The Domestic and Foreign Policy Beliefs of American Leaders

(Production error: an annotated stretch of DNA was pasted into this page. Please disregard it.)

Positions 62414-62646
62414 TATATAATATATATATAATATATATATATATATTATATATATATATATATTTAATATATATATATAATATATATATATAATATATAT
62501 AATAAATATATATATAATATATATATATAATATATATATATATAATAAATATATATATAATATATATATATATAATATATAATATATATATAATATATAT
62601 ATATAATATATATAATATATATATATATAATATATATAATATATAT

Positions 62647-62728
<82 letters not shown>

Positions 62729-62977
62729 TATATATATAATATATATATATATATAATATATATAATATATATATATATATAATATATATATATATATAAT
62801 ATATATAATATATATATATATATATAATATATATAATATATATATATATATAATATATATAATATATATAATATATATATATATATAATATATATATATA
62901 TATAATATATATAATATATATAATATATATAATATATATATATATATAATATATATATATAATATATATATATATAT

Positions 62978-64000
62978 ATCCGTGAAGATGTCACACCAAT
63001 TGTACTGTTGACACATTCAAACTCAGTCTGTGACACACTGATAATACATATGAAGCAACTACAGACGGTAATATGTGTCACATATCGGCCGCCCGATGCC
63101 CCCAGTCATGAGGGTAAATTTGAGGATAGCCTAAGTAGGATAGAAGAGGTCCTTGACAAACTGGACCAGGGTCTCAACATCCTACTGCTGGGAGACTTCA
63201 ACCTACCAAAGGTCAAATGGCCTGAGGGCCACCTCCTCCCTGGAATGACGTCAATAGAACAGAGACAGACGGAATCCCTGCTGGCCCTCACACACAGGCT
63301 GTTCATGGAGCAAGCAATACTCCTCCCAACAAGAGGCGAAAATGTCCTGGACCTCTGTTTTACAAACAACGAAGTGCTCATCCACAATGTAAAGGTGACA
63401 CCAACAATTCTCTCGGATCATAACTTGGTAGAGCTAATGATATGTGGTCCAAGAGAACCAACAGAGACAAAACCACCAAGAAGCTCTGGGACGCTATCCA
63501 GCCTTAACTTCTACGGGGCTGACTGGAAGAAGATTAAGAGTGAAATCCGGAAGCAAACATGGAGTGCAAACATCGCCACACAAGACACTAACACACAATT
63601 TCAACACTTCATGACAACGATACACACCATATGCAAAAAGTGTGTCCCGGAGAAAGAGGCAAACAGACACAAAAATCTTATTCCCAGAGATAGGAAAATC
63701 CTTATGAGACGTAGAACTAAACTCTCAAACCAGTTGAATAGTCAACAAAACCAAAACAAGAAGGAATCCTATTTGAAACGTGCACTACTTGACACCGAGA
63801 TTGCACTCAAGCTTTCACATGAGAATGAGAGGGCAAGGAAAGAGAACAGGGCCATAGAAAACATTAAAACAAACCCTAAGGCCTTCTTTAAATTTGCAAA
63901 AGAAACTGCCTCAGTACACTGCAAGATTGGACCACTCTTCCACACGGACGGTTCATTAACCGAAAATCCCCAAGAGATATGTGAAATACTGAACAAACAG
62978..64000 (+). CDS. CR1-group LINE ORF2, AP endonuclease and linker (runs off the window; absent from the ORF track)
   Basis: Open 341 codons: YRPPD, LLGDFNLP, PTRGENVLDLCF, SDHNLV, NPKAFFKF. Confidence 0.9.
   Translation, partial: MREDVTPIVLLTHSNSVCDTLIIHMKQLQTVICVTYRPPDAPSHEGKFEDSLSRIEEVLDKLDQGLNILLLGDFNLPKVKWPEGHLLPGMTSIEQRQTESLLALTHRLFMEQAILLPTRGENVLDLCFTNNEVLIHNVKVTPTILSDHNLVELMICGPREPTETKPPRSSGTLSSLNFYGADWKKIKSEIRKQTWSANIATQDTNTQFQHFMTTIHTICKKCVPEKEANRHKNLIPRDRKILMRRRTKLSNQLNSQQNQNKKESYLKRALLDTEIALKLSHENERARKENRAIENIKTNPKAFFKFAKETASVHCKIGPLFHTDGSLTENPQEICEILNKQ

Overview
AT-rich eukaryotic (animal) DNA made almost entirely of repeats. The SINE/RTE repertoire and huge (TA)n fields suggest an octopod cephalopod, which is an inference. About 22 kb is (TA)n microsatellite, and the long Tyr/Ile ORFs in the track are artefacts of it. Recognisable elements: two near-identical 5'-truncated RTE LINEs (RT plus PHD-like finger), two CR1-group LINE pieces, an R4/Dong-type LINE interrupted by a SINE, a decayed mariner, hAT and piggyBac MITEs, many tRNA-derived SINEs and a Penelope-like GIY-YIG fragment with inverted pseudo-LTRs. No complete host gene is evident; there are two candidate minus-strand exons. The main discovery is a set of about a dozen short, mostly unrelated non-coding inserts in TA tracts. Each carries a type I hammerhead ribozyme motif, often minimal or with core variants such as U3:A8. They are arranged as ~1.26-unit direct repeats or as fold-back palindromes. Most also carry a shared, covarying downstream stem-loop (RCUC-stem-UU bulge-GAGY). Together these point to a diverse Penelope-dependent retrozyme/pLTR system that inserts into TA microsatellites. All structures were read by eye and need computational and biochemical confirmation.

The relationship between our leaders’ beliefs about domestic and foreign policy issues has generated a lively controversy. Much of the existing literature indicates that there is a very limited correlation between them. This article is based on data derived from a 1984 survey in which 2,515 American leaders filled out and returned a lengthy mail questionnaire. Respondents are classified according to their positions on both foreign policy scales (hard liners, internationalists, isolationists, accommodationists) and domestic policy scales (economic liberals, social liberals, economic conservatives, social conservatives). The data reveal a strong and consistent relationship between domestic and foreign policy beliefs. Analyses of the leaders’ background attributes indicate that ideology, party, and occupation are strongly correlated with both sets of beliefs, whereas education, age, military service, travel experience, and gender are weakly related to beliefs. The conclusion raises some questions about the implications of the findings. © 1988, Sage Publications. All rights reserved.
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